Professional Swim Workouts by Professional Swim Coaches

Coach Stuart on Ultra-short Distance Training

Ultra-short distance training – consists of 20-40 x less than 25 meter repeats, at race pace (50 meters), with no more than 20 seconds rest – ideally 10-15 secs.

Brilliant way for sprinters to tax their aerobic system – without the miles – and it indeed crosses over into the anaerobic system as the swimmer nears the end of the set. Also allows for a minimal fatigued state to perform desired race technique at a race-specific pace. Also a great way to increase aerobic capacity of children.

Must ensure the set is initiated at the beginning of the session, i.e. after the warm up and any low intensity/ low volume technical work to again ensure minimal fatigue – essential for learning and maintaining good form.

Warm up:
400 Own choice loosener (either Free or Back)

Warm-up continued + technical:
800 as: 50 Drill / 50 Swim Free

Ultra-short distance set:
20 x 12.5 m @ 50 m Freestyle pace + 10 secs rest
10 x 15 m @ 50 m Freestyle pace + 10 sec rest
10 x 20 m @ 50 m Freestyle pace + 15 secs rest


Additional Comments:
The 12.5 & the majority of the 15 m parts of the set may, for some swimmers, be part of their underwater phase – this is fully acceptable – when underwater they should aim to go at the pace expected for the 50m performance they are aiming for.

Swimmers should be moderately fatigued at the END of the workout – set should be adjusted either by time or number of repeats (+ or -) to reflect this, i.e. increase reps/ reduce time, etc.

Question by Coach Sevastiadis from Greece

I don’t understand something in these sets. If the pool you are training is 25 meters, the first 12,5 would be with a push from the wall and the second not? How you will pursue the same speed if you don’t have the same variables? And if the pool you are training is 50 meters, you can only do this set in 50s?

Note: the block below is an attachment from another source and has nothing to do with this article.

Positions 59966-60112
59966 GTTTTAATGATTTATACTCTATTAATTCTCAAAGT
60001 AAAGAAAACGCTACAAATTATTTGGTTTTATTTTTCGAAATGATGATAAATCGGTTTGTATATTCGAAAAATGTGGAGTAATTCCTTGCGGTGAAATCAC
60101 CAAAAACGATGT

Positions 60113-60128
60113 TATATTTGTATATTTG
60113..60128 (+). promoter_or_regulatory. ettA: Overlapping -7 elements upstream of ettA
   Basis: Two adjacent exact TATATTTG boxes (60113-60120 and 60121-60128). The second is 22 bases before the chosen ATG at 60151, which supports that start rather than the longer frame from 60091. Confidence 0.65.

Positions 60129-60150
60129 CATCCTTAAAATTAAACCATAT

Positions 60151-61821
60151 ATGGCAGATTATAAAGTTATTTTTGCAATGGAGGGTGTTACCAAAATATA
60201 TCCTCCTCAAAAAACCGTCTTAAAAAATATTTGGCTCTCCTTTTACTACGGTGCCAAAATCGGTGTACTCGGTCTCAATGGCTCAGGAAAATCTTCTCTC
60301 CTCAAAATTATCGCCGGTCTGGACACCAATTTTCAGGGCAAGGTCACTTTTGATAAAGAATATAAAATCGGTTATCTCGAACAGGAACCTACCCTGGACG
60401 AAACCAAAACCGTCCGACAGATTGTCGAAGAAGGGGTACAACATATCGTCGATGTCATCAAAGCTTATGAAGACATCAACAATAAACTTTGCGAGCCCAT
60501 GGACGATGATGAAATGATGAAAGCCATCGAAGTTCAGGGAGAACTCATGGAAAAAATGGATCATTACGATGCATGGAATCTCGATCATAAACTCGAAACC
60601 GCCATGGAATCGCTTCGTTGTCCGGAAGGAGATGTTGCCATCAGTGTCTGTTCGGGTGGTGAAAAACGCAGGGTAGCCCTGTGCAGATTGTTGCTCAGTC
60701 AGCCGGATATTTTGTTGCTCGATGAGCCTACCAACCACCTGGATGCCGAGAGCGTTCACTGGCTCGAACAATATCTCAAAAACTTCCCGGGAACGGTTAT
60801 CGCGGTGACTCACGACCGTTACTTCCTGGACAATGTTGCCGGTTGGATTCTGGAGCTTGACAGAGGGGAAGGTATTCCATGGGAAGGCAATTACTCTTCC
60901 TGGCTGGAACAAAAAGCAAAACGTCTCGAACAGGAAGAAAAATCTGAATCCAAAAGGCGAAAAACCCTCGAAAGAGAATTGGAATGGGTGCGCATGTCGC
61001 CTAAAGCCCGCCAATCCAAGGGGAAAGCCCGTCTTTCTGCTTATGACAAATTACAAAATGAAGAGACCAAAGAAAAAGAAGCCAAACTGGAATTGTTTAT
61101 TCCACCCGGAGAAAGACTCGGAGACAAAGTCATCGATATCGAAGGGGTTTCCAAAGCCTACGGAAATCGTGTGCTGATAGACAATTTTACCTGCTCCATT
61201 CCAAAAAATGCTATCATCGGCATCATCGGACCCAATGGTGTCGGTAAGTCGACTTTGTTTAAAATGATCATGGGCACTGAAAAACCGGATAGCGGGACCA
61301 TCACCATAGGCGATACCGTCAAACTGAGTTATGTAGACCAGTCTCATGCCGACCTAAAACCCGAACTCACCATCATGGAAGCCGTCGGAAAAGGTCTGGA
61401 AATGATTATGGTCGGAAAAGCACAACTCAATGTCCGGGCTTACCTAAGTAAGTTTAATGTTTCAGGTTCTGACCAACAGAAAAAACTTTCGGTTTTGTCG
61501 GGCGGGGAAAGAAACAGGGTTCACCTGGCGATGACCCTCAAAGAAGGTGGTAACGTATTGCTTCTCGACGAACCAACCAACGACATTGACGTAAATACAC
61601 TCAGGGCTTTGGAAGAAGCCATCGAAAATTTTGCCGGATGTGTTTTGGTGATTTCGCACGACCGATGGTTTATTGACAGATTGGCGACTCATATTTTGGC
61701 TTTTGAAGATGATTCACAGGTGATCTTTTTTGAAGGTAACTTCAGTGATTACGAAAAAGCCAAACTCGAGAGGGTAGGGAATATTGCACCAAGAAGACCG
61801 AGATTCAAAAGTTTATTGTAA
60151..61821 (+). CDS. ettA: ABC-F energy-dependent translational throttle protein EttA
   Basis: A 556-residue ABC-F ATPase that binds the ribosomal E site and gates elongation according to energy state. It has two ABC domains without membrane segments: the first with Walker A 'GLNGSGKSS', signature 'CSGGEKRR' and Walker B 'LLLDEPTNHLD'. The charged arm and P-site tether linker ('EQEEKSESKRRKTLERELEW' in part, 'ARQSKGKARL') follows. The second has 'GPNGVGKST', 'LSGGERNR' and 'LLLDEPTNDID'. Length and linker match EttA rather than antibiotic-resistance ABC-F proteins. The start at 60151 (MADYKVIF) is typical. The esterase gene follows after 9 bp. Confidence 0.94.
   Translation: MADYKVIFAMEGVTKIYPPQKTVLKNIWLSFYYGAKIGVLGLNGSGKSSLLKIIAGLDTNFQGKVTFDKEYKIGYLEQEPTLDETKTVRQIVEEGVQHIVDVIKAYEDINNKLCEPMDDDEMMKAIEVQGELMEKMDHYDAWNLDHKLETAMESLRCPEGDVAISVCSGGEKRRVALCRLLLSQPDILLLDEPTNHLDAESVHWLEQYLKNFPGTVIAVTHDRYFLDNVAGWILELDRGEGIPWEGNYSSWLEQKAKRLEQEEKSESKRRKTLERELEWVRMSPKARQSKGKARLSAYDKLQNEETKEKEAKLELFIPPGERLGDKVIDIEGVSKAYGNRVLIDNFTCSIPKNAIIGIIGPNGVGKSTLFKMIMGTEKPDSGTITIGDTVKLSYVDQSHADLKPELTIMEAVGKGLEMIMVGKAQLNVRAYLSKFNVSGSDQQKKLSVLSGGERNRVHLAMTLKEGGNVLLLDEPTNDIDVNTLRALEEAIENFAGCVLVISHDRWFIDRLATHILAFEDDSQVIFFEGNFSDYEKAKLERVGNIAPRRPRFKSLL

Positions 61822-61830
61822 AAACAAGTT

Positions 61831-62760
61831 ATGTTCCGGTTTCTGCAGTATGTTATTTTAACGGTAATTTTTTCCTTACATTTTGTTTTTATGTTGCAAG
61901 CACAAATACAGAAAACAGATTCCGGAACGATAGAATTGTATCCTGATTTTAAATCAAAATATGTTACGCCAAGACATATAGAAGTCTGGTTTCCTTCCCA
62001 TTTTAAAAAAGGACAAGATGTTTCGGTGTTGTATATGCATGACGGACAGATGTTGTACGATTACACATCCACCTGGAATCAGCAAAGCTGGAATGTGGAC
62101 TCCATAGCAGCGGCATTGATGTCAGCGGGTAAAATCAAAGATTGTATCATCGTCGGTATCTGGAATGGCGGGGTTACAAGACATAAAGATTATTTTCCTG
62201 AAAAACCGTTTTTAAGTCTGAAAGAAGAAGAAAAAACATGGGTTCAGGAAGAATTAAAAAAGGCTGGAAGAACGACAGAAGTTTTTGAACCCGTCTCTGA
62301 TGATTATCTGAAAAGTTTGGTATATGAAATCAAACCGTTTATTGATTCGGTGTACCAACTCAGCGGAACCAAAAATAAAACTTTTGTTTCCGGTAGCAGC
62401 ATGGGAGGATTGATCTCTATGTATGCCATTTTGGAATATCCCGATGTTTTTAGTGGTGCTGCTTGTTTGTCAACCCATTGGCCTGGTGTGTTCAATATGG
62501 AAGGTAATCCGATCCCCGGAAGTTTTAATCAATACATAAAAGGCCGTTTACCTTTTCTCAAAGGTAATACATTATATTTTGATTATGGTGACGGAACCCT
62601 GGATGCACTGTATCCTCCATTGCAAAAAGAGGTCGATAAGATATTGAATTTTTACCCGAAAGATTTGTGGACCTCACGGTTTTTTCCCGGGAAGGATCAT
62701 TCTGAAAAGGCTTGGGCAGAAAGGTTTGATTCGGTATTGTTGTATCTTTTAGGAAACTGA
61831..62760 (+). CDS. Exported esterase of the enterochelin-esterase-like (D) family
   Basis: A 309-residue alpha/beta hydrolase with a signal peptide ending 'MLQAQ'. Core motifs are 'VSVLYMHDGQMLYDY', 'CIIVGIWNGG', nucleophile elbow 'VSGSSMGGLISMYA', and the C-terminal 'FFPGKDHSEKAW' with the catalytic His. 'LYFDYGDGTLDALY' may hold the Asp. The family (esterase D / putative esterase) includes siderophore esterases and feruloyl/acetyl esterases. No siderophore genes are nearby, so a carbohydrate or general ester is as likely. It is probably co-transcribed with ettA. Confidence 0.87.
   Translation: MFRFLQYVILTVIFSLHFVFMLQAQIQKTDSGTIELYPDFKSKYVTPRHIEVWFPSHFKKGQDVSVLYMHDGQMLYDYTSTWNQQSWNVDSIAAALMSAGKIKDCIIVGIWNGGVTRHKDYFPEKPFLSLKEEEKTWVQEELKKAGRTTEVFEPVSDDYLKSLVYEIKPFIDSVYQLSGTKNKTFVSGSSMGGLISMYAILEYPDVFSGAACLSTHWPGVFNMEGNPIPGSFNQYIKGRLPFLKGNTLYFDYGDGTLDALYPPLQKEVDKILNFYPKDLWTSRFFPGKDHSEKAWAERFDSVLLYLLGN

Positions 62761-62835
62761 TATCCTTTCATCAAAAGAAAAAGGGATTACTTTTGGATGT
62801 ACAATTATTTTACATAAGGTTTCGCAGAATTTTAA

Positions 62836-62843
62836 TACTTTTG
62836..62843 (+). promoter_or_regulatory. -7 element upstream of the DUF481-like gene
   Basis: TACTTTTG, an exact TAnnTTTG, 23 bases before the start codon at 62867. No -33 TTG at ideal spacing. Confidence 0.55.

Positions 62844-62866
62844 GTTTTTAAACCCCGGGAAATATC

Good question! Well firstly, I should have stated that once the less than 25m distance has been sprinted, e.g. 12.5m, the rest of the swim should be done as easy – this allows for a slightly improved recovery as the rest period will include both a passive rest (the set time at the wall) and an active recovery (the easy swim to finish the 25m).

In a slight twist to the set you could get the swimmers to stop bang on 12.5m and, therefore, every 2nd sprint would be a start without a wall adding a power element to the swim. The set can also start in the middle of the pool and could be modified into a ‘turn’ set, whereby the swimmers sprints the ultra-short distance in and out the wall. Indeed, the same modification can apply to finishes, i.e. starting from mid-pool and swimming to the wall.

With regards to your point about carrying out the set in a 50m pool, two solutions can be sought.

  1. A little ‘out-the-box’ thinking is required – using the width of the pool is an ideal way of accommodating for ultra-sprint training,
  2. Of course, that latter is not always possible, my only solution for those who are unable to use a 25m pool or utilise the width of a 50m pool is to swim the given ultra-short distance and use the remainder of the pool as an active recovery, however, it would be suitable to then reduce the rest to the lower end, i.e. 10 seconds; perhaps not the most ideal situation but you have to ‘do the best with what you’ve got’ as they say. Again, the power element could be considered for this and/or swimming in and out of the walls.

This free workouts was provided by Coach Stuart Dustan.

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About Stuart Dustan

Coach Stuart is currently studying medicine and has a huge interest in the science of swimming, in particular the physiological aspect. [Full Bio]

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